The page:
David Bourget (Western Ontario)
David Chalmers (ANU, NYU)
Rafael De Clercq
Jack Alan Reynolds
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Studies in History and Philosophy of Science Part B 36 (4):591-625 (2005)
The purpose of this paper is to provide an account of the epistemology and metaphysics of universe creation on a computer. The paper begins with F.J.Tipler's argument that our experience is indistinguishable from the experience of someone embedded in a perfect computer simulation of our own universe, hence we cannot know whether or not we are part of such a computer program ourselves. Tipler's argument is treated as a special case of epistemological scepticism, in a similar vein to `brain-in-a-vat' arguments. It is argued that the hypothesis that our universe is a program running on a digital computer in another universe generates empirical predictions, and is therefore a falsifiable hypothesis. The computer program hypothesis is also treated as a hypothesis about what exists beyond the physical world, and is compared with Kant's metaphysics of noumena. It is proposed that a theory about what exists beyond the physical world should be formulated with the precise concepts of mathematics, and should generate physical predictions. It is argued that if our universe is a program running on a digital computer, then our universe must have compact spatial topology, and the possibilities of observationally testing this prediction are considered. The possibility of testing the computer program hypothesis with the value of the density parameter Omega_0 is also analysed. The informational requirements for a computer to represent a universeexactly and completely are considered. Consequent doubt is thrown upon Tipler's claim that if a hierarchy of computer universes exists, we would not be able to know which `level of implementation' our universe exists at. It is then argued that a digital computer simulation of a universe cannot exist as a universe. However, the paper concludes with the acknowledgement that an analog computer simulation can be objectively related to the thing it represents, hence an analog computer simulation of a universe could, in principle, exist as a universe.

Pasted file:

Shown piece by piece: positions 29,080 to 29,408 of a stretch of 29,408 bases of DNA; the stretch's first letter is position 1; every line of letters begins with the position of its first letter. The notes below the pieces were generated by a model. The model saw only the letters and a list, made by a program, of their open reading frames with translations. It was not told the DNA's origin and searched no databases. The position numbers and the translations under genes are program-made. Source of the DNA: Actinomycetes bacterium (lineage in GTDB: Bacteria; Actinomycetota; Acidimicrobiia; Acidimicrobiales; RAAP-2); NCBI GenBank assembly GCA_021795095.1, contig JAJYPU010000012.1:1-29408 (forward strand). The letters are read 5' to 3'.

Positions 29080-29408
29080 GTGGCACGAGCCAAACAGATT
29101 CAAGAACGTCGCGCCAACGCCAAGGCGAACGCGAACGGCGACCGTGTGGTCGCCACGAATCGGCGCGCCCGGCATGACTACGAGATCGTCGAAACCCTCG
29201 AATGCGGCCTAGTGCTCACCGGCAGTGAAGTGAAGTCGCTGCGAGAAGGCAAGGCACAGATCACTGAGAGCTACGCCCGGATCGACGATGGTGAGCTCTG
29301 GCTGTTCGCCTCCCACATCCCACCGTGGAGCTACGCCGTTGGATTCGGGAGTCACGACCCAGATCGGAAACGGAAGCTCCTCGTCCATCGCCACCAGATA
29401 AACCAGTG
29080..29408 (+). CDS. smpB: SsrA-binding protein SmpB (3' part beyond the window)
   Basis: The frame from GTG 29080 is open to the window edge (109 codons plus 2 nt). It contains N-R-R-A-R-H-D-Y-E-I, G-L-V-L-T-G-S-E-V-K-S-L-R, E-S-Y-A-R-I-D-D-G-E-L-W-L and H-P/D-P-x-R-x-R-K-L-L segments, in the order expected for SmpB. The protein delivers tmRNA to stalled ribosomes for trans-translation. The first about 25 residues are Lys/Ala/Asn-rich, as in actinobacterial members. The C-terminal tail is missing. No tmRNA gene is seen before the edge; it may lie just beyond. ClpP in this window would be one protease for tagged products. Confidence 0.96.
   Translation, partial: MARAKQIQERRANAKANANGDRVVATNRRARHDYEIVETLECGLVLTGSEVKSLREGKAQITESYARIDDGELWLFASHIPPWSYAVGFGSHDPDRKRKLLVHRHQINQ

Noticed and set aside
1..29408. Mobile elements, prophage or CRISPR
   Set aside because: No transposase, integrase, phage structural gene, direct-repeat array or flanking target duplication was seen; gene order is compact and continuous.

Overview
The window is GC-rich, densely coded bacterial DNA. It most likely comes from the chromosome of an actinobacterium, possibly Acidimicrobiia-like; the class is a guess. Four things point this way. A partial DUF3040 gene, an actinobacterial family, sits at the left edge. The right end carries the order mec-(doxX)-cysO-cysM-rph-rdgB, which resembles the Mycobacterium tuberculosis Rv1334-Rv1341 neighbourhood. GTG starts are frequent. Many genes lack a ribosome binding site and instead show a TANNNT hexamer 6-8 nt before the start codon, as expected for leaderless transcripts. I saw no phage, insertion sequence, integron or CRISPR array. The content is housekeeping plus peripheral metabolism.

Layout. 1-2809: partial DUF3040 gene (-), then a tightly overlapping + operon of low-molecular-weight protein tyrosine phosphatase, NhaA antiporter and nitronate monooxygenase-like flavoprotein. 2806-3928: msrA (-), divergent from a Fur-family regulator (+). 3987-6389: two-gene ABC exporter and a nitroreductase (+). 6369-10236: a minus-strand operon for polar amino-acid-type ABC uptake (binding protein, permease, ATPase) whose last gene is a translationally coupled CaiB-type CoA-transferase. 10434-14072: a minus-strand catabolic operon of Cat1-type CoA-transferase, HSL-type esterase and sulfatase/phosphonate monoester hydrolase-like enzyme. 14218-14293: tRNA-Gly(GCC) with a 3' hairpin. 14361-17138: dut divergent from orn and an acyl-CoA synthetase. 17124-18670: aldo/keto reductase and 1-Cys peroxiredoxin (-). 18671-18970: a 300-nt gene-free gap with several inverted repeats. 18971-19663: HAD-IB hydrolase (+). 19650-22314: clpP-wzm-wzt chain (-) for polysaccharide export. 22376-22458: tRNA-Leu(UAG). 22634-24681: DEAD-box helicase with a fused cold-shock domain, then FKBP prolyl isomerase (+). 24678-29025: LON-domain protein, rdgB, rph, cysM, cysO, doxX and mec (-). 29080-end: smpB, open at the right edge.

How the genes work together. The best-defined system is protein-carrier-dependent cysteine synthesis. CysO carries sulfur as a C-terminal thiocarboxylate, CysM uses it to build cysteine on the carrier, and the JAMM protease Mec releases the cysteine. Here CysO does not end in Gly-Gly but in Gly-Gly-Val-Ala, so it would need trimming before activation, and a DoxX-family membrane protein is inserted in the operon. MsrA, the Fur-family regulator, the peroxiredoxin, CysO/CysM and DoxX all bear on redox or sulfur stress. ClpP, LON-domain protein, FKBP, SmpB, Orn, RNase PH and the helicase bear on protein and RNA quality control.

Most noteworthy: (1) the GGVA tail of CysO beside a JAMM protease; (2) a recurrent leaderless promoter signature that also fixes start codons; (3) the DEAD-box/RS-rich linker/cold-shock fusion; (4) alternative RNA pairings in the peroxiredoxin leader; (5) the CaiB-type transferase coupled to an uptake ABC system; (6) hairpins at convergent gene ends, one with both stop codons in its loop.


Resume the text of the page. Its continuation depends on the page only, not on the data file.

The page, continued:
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References found in this work BETA
Robert Geroch & James B. Hartle (1986). Computability and Physical Theories. Foundations of Physics 16 (6):533-550.
By Nick Bostrom (2003). Are We Living in a Computer Simulation? Philosophical Quarterly 53 (211):243–255.
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Frank J. Tipler (1989). The Omega Point as Eschaton: Answers to Pannenberg's Questions for Scientists. Zygon 24 (2):217-253.
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